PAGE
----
July 1, 2008
Jul 1, 2008
11 Min read time
Two collections by Kathleen Jamie.
Waterlight: Selected Poems
Graywolf Press, $14 (paper)
Findings: Essays on the Natural and Unnatural World
Graywolf Press, $14 (paper)
By Kathleen Jamie
The opening essay of Kathleen Jamie’s charmingly brooding book Findings discovers her on a winter-solstice pilgrimage to a 5,000-year-old tomb. The trip turns out to be only partially successful. She hopes to stand in a dim room at Skara Brae, a Neolithic site once aligned by pagan stoneworkers to movements of the sun, so that she can glimpse a pale square of light at midday. But modernity intrudes, since the millennia-old stones are being monitored by the same microscopic cameras used to film organs in arthroscopic surgery. Instead of watching solstice dark, she ends up having coffee with a stoneworker and discussing how the Neolithic tomb might be seen on a Web site. She then reflects that she and the workers are both like and unlike the people who would have stood in the tomb 5,000 years ago. She is bemused.
This is a fair introduction to the concerns of a writer the Sunday London Times called “the leading Scottish poet of her generation,” one who is only now finding an American audience. In 2007, Graywolf Press published both Waterlight, her potent selected poems, and Findings, her equally remarkable collection of essays about sites where nature and non-nature intersect. American readers can now meet a sensibility who attends to the living world, and the world as made in language, with wily intelligence.
In fact, it is the complex relationship between the apparently “real” and the merely “aesthetic” that most fascinates Jamie. She loves finding and exploring the paradoxes. In one essay, Jamie watches salmon leap fabulously up a river in which they have been artificially seeded, even as she watches art students photograph them for a class on nature photography. In another, she visits the Outer Hebrides only to find traces of lost fishing cultures overwhelmed by modern garbage on the beach. She ends up wondering what the ancient Scots, with their careful tribal tools, would have made of plastic. Jamie tells stories about topics as varied as city skylines, old herding grounds in summer highlands, and the management of peregrine falcons. She describes her travels with improbable and often hilarious similes. A local postman becomes an “awk-shaped man.” A peregrine falcon “lifts its feet like a child checking for chewing gum.”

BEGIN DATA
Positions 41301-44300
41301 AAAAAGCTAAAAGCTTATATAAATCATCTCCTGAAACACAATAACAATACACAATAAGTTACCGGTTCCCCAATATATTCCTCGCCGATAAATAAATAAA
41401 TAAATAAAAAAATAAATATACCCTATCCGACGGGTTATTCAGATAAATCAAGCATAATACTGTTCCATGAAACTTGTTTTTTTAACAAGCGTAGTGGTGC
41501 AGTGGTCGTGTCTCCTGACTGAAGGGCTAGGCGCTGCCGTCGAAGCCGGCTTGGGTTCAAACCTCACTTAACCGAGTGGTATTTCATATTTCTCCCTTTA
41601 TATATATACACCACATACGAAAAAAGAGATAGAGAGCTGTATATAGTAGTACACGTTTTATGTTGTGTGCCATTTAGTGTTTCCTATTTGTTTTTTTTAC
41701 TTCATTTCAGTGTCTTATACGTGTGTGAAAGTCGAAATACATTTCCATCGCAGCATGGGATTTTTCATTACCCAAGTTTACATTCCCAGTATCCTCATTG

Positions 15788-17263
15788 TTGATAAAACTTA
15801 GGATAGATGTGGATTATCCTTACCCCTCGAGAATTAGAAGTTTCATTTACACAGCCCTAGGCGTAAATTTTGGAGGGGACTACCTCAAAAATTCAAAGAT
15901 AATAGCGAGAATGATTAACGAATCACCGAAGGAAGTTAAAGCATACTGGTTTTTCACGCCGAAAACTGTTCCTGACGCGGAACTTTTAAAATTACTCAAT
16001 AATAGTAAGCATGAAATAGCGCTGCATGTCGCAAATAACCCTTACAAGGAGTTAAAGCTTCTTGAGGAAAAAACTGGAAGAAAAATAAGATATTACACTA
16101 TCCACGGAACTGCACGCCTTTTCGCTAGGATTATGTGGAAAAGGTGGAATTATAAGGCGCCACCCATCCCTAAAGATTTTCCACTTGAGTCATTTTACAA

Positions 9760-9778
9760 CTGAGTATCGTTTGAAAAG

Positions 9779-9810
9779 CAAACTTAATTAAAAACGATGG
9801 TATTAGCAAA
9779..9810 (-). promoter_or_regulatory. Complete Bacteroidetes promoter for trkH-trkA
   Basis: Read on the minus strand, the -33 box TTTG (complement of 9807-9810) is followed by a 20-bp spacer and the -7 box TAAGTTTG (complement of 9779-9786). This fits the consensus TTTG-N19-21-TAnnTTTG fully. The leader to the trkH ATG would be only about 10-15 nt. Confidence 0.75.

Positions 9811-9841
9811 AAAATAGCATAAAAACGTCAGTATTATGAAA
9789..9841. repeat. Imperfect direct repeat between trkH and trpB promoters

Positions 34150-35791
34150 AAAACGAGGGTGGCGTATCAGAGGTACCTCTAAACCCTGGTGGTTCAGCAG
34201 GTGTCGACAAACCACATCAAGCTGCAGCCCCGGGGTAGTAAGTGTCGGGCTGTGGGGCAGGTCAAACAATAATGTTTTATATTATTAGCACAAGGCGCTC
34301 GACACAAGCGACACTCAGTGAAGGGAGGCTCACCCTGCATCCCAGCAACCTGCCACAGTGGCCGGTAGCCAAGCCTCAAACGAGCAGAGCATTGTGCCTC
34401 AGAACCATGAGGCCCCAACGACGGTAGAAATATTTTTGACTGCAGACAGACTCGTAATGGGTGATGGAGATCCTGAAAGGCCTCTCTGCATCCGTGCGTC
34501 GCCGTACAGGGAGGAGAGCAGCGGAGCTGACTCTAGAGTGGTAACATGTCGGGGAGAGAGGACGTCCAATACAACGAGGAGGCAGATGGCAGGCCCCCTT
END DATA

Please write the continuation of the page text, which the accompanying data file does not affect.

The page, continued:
Born in 1962, Jamie published early in the United Kingdom. At nineteen, she won a prestigious Eric Gregory Award and used her money to travel through the Himalayas. Now in her mid-forties, a contemporary of Robin Robertson, Simon Armitage, and Glyn Maxwell, she lives on the Firth of Tay and teaches at the University of St Andrews. Her output is slim and focused sharply on gender and place. She likes to decode sites where the past and present coexist and collide, unraveling observations in the attempt to solve questions as large as how “to live / on this damp ambiguous earth?”
The typical Jamie poem, especially of late, is simple of speech, engaged in the observation of things that become “as you looked, almost / beautiful.” At her best, Jamie’s poems track ways actual nature is shaped in human acts of imagining, as in “Before the Wind,” in which:
Wild means stones barely
clothed in flesh, but that’s rich
coming from me. A mouth
contains a cherry, a cherry
a stone, a stone
the flowering branch
I must find before the wind
scatters all trace of its blossom,
and the fruit comes, and yellow-eyed birds.
The cycle, resembling a recantation of the folk song about the cherry that has no stone, deftly reframes the wild as partly imaginary and partly made through the telling. Where is wild? Who is wild? What does it mean to be clothed in flesh? Jamie’s poem riddles nature, making it something that emerges through imagination and song. But imagination, for Jamie, is not to be opposed to the real. Instead, it is the space in which we take part of any wildness at all. As she remarks in “The Bower,” the world’s richness is “an attitude of mind // mere breath rising in staves.”